Avarice and arrogance, cloaked in rhetoric about humanitarian intervention, prompted an expensive foreign war that proved more intractable than any American had expected.
In the first novel by celebrated short story writer George Saunders, Abraham Lincoln wrestles with grief – and the fate of the nation hangs in the balance.
A novel set in the Syrian city of Aleppo counters the images of war with a multi-faceted, fragile portrait of the city's human past.
'Glass House' is Lancaster, Ohio, native Brian Alexander’s account of his hometown and its change from a prosperous, vibrant community to a bedroom town with a lot of minimum wage jobs and very little hope.
Marine biologist Shannon Leone Fowler tells of losing her boyfriend to the ocean, only to find a new world in the company of strangers.
Millions of adults who owe these little books a debt they can never fully repay.
Three outstanding new books celebrate Black History Month with offerings in genres as disparate as literature, military history, and social justice.
'A Divided Spy' works as a standalone, but most readers will find themselves craving more time with the moody but engaging protagonist.
These small, fast bands of deadly World War II operatives worked outside standard War Office protocols to wreak a maximum of damage behind German lines.
Up until now, the theft and destruction of more than 100 million books and religious tracts by Hitler's Third Reich has gone largely unreported.
A Syrian attorney asks: 'What has happened to our country?'
A novel of Iran in the decades leading to Revolution is both a love story and a political epic.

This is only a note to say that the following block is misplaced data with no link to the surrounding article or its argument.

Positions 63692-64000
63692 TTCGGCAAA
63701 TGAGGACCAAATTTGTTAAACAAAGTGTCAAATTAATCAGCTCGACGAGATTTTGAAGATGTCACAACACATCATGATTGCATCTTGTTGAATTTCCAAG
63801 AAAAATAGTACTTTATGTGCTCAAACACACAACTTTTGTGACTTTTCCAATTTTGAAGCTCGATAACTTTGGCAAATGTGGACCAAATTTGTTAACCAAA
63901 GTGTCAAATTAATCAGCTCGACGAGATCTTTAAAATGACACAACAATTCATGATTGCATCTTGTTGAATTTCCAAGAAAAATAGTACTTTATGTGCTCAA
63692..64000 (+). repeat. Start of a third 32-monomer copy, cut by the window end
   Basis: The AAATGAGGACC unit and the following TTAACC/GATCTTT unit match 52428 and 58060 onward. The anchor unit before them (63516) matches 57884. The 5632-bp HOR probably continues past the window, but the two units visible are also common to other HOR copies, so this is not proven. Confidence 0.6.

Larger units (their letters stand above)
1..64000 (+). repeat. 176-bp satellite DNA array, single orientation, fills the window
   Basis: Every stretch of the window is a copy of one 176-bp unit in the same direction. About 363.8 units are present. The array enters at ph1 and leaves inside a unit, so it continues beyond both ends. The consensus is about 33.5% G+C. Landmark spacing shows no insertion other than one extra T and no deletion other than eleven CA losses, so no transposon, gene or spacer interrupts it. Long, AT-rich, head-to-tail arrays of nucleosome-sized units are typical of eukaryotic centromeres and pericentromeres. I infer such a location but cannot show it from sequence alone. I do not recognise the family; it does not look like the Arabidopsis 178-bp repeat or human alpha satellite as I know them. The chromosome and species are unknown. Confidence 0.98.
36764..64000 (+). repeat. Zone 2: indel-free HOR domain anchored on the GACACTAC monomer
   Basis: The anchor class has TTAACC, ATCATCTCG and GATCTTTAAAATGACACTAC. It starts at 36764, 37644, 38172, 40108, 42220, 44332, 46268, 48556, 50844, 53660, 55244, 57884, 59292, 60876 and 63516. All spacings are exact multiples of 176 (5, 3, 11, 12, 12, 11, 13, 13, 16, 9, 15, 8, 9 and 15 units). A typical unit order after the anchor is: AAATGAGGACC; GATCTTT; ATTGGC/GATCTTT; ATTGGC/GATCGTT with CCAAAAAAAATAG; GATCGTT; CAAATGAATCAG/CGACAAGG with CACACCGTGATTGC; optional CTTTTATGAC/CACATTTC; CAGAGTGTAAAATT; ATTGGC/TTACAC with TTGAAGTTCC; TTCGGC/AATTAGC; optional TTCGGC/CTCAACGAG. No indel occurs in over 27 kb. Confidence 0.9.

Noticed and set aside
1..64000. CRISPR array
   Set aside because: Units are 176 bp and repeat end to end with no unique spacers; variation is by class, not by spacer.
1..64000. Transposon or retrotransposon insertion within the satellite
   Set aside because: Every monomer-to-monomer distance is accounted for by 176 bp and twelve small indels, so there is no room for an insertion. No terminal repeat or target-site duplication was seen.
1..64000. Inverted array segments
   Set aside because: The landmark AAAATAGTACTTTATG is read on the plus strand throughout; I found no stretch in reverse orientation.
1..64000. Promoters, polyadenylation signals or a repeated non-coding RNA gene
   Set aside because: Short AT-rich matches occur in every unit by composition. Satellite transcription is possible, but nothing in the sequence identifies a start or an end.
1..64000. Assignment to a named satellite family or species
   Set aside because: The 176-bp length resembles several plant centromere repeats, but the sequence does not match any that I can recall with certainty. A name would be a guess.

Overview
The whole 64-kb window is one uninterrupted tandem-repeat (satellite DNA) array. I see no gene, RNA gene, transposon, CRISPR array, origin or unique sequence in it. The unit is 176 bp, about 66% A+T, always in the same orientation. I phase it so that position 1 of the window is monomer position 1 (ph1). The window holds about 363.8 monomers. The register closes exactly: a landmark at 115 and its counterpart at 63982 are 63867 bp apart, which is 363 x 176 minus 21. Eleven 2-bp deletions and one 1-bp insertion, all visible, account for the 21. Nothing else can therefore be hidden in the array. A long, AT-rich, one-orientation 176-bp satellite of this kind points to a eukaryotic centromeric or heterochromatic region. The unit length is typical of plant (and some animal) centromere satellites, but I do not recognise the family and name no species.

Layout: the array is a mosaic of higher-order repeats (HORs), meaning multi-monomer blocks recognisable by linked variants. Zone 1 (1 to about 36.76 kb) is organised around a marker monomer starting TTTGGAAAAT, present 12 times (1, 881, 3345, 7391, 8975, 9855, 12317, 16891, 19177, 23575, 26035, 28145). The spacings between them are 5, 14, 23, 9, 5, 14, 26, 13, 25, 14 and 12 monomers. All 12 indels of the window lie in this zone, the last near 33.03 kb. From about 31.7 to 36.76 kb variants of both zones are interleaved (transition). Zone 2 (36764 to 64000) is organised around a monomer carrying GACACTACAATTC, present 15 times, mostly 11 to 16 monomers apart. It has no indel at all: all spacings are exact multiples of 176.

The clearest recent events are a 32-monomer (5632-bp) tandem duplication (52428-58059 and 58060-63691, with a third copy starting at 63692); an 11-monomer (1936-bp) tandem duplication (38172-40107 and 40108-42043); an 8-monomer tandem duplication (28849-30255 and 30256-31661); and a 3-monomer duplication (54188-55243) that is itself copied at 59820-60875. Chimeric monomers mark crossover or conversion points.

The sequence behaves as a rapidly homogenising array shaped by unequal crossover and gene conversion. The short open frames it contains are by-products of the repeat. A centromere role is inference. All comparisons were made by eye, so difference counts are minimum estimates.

The improbable story of how a group of comedians turned the world of political journalism on its ear is told from the inside.
Pankaj Mishra looks to the past for understanding – and to the future with a question mark.
Born in Nigeria to Bangladeshi parents, Hoque's journeys take her from Africa to middle-class America to an Ivy League college and finally to the country of her birth.
New York Times poetry critic David Orr is like the smart, provocative guy who is invited to every dinner party because he’s so insightful and makes people laugh.
UN High Commissioner for Refugees spokesperson Melissa Fleming writes the story of Doaa al-Zamel, a young Syrian refugee who is her own profile in courage.
A formerly fabulous ad executive walks Manhattan on New Year’s Eve in 1984.
Elliot Ackerman, who also wrote the critically acclaimed novel 'Green on Blue,' served five tours of duty in Iraq and Afghanistan, earning a Silver Star, a Bronze Star for Valor, and a Purple Heart.
The works in this volume form an astute grouping of figures whose interwoven families and fortunes shaped much of the political history of the Roman world in the first century BC.
This item has been saved to read later from any device.
Access saved items through your user name at the top of the page.
View Saved Items
You reached the limit of 20 saved items.
Please visit following link to manage you saved items.
You have already saved this item.